Ah, but it’s not, of course. It’s a goddess, and you, the nerd who nurses it back to health, are about to become the luckiest man on earth…

Come hear The Crane Wife and another love story for Valentine’s Day this coming Sunday, Feb. 10 at 5 pm at Grendel’s Den on Harvard Square. This one is scored with pentatonic Celtic harp. The other tale is scored with 12-string guitar.

WORLDS APART: TALES FOR LOVERS

Odds Bodkin

A Valentine’s Day Adult Storytelling

TICKETS: $15

 

LOVE STORIES on Feb. 10 at Grendel’s Den in Cambridge MA

Odds Bodkin performs WORLDS APART: Tales for Lovers on Sunday, Feb. 10 at 5:30 pm as he returns to Grendel’s Den on Harvard Square. A Japanese tale of love and greed, and a hilarious but moving Arthurian tale of beauty, ugliness and love.

Bring someone you love, or would like to, and settle in for some sophisticated adult story entertainment. Music on 12-string guitar and Celtic harp.

TICKETS: $15 BUY NOW

DON’T LET ‘EM SEE YOU WEEP

What if you are a beautiful young woman, but you’ve been cursed to live in a hideous body until the best man in England marries you of his own free will? In your ugly form? He can’t be told you’ve been cursed. He can’t know you are beautiful.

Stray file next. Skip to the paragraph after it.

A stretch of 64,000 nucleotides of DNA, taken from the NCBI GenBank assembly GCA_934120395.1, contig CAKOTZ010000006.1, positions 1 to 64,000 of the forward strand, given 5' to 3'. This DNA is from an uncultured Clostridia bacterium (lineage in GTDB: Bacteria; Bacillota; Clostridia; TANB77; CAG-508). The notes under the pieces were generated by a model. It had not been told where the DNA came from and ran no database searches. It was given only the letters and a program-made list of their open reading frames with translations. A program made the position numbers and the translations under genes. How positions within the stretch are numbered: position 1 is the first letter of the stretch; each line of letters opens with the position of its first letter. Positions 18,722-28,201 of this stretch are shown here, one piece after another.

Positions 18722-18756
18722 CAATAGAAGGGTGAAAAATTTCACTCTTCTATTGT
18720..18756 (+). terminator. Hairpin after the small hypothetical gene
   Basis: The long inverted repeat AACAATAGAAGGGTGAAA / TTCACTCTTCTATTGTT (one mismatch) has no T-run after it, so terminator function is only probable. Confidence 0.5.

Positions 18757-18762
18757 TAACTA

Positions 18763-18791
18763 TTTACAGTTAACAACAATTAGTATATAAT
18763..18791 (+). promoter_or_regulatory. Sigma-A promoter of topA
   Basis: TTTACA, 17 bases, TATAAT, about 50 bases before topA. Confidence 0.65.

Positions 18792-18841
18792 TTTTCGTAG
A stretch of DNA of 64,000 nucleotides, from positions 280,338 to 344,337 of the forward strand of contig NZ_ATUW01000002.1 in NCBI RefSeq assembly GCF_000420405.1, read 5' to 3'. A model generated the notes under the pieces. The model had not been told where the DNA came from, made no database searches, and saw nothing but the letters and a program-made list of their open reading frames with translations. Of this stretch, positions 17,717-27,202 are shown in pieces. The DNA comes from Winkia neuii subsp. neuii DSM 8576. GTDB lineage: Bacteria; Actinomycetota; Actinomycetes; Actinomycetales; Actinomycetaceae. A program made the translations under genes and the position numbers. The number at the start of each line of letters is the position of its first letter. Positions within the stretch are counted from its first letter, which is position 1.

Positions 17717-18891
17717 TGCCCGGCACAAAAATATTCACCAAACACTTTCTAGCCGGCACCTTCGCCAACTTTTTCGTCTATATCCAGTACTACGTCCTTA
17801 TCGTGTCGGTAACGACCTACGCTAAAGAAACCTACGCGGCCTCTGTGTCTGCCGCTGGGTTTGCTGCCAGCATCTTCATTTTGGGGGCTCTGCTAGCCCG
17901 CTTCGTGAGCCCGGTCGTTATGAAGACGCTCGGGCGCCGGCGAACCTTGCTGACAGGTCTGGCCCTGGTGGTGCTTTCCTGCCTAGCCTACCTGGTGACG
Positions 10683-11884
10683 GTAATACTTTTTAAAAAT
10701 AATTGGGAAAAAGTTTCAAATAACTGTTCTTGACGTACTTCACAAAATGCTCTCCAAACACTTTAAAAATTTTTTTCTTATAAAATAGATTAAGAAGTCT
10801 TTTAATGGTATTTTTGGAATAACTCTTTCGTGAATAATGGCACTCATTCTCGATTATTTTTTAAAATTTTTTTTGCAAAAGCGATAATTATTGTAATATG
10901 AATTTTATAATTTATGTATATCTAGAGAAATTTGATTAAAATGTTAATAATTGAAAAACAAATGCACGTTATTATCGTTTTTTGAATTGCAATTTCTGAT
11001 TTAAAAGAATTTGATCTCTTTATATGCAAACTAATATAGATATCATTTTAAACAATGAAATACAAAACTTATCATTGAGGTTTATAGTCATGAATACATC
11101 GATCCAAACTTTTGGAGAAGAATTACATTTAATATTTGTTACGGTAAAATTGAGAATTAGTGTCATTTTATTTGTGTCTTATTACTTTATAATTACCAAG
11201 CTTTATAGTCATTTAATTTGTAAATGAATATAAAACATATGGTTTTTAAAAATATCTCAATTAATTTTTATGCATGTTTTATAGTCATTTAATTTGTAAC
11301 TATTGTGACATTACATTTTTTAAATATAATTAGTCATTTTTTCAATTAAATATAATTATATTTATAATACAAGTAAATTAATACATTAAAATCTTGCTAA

The problem with enacting characters is that their emotions come with them. Oh, sure, they’re just fictions, I know. Crafted phantoms of the muse. Still, if you’re speaking the words of the Dame Ragnell, who’s been enchanted into that hideous body, and she’s about to undo the spell by having tricked Sir Gawain of Camelot into voluntarily agreeing to marry her, then portraying her in this moment is not easy.

Because how this man reacts, now, as you both disrobe on your wedding night, either means freedom and joy for you both, or tragic failure.

Only he can dispel your terrible duality.

But only if he says the right words.

He has no idea of the pleasures that await him if he does.

So what if, in his innocence and his chivalry, he says those words?

And you become your beautiful self again?